Above: A previous Xmas drinks attended by Auckland cartoonists. To celebrate the end of yet another successful year of New Zealand Comics, From Earth's End will be hosting Xmas drinks in Auckland at Brooklyn Bar, 332 Queen Street (or 57 Lorne Street, just opposite the Central Library) on Thursday night, 12th of December from 7pm!
This will be a great chance to talk about some of the fine New Zealand comics and graphic novels that have been released this year and generally catch-up with other Auckland cartoonists to 'talk shop' and discuss the year that was. Everyone is welcome, so if you're a casual visitor to this site now is the perfect opportunity to meet some of Auckland's local cartoonist in person and share a couple of brews to celebrate! See you there, or you can officially join the Facebook event HERE. - AK!
Above: Baltimore Vol.3: A Passing Stranger and Other Stories HC, cover by Mike Mignola. Copyright Mike Mignola 2013.
Ben Stenbeck is one of the few local cartoonists to break through to 'mainstream' comics publishing, with his ongoing collaboration with Hellboy creator Mike Mignola and writer Christopher Golden on Baltimore. A gothic horror in the classic tradition, it follows Lord Henry Baltimore on his quest of revenge - to destroy the dreaded vampire, Haigus.
This is the third collection in the series, following The Plague Ships (2010) and The Curse Bells (2011). In this volume a demented surgeon attempts to cure vampirism by creating greater horrors, and a perverse inquisitor reveals his own dark secrets, as Baltimore pursues the scarred vampire that he blames for all of it.
The collection is out now, and Ben will be signing copies of the new hardcover at Heroes For Sale (582 Karangahape Road, Auckland), Wednesday 4th of December, from 6pm-8pm. There will also be live music, with performances from punk band The Parents and indie-pop musician, Princess Chelsea!
Here's a five page preview from the collection to give you an idea of what you're in for:
You can find out more about Ben at his website HERE and join the Facebook signing event HERE.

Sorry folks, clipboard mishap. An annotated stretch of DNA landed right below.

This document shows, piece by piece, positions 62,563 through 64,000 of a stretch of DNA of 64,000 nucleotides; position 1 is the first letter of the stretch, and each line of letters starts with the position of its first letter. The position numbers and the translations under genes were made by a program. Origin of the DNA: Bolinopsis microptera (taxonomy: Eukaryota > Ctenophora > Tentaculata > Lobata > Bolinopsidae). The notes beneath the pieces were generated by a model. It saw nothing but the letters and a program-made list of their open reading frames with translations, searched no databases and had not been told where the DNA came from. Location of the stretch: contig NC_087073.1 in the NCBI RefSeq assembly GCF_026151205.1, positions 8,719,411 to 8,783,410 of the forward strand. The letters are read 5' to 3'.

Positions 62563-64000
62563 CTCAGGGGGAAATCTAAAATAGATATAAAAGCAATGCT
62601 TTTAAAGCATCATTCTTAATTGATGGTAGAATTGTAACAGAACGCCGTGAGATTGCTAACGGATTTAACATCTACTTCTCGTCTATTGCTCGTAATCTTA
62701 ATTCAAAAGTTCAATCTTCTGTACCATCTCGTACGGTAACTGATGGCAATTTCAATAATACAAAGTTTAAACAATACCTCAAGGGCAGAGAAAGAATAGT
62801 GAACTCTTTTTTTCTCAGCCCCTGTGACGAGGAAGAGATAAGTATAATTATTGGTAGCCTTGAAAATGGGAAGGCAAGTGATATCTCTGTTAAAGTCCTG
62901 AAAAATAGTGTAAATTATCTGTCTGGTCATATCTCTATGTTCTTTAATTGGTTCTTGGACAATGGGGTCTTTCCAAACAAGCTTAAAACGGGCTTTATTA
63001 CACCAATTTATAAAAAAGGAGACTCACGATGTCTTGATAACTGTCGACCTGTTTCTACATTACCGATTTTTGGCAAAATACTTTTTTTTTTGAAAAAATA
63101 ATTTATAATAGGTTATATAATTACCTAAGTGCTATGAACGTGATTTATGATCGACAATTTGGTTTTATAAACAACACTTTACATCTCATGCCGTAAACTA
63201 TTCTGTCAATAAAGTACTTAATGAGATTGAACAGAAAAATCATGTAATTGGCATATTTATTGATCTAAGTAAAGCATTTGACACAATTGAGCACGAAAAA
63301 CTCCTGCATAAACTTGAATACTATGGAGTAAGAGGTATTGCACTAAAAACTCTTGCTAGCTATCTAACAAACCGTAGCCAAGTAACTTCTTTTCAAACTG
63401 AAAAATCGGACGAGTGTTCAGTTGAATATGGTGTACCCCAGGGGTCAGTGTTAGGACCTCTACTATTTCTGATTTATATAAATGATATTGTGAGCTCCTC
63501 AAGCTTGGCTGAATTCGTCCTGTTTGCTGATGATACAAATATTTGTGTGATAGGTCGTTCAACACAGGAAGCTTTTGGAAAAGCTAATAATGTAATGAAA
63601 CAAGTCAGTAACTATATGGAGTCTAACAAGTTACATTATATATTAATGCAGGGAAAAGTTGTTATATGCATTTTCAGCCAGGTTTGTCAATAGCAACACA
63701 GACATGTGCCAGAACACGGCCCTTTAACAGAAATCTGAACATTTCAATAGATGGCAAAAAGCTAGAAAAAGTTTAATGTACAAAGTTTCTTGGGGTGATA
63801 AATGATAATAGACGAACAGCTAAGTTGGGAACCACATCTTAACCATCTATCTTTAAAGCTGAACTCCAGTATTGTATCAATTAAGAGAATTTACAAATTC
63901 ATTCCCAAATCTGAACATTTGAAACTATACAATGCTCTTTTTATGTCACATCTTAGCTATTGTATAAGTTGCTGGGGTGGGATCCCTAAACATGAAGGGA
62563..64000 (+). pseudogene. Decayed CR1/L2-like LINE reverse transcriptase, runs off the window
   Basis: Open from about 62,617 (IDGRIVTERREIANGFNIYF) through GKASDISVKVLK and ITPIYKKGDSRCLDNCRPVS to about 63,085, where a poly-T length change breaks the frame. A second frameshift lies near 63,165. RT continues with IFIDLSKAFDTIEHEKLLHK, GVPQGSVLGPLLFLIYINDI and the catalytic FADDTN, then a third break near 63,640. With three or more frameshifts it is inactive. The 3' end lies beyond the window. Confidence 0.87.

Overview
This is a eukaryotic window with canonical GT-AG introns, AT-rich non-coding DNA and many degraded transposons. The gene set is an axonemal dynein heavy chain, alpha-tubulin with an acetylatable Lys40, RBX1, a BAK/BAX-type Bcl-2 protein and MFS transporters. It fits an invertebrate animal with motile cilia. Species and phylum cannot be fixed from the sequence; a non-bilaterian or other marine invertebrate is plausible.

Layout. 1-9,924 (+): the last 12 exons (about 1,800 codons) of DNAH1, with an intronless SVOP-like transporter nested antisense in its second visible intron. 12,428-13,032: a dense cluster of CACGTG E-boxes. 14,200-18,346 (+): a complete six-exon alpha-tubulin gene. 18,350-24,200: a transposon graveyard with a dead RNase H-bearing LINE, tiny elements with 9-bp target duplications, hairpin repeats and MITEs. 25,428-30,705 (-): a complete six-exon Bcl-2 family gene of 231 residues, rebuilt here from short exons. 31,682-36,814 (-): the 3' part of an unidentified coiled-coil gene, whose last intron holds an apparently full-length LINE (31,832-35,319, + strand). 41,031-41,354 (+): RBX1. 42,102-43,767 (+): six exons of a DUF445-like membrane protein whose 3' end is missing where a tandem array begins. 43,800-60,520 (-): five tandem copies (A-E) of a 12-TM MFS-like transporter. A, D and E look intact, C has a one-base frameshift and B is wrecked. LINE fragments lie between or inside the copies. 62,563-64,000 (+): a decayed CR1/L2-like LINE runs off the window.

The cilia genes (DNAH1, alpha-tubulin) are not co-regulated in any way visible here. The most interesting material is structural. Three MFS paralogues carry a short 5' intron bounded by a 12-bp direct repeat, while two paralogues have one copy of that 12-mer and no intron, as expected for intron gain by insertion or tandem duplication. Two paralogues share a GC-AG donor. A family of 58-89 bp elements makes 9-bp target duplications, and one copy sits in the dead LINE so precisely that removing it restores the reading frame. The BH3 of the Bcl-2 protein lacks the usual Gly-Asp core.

Above: The first page of Musink Moves my Feet, by Lee Reid & Joshua Drummond. Copyright Lee Reid & Joshua Drummond 2013.
Since June this year, journalist/cartoonist Joshua Drummond has been posting a variety of comics over at his website Cakeburger. His latest comic strip, a press release for the free music notation software Musink, has attracted a huge amount of attention on social media this week - and rightfully so.
In comic strip form, the press release tells the inspirational story of software developer Lee Reid, a Neuroscience student and musician who developed a serve pain disorder in his arms, prevented him from working or carrying out almost any physical activity. With nothing but time on his hands, he conceived of Musink - a music notation software program, which he painstakingly created by using his feet to type, and voice recognition software. It took two years to complete the program and is a truly remarkable story, beautifully told through Drummond's thoughtful illustrations.
You can read the full comic strip release HERE. And if you're a musician interested in getting a copy of the software program Musink, the free version is available for download HERE.
Due to the stormy weather conditions last week, I've had to reschedule my book signings - so my appearances are now as follows:
- Wednesday, 13th of November at Whitcoulls Corner Store, 210 Queen St, Auckland, from 12.30pm-12.45pm.
-Thursday, 14th of November at Arkham Comics, Royal Oak Mall (upstairs near McDonalds) - Shop 45a/691 Manukau Rd, Royal Oak, Auckland, from 6pm.
- Saturday, 16th of November at Whitcoulls 226 Lampton Quay, Wellington, from 12.30pm - 12.45pm.
- Saturday, 23rd of November at Whitcoulls Sylvia Park Shopping Centre, 286 Mt Wellington Highway, from 12.30pm-12.45pm.
There may be more to be confirmed, so check back here for future dates.
In the meantime it's already gotten some pretty great media coverage and positive feedback, with a great review over at the NZ Herald that you can read HERE, and I did a fun interview with David Larsen on how I got into local comics in last week's NZ Listener (dated Nov 9-15th).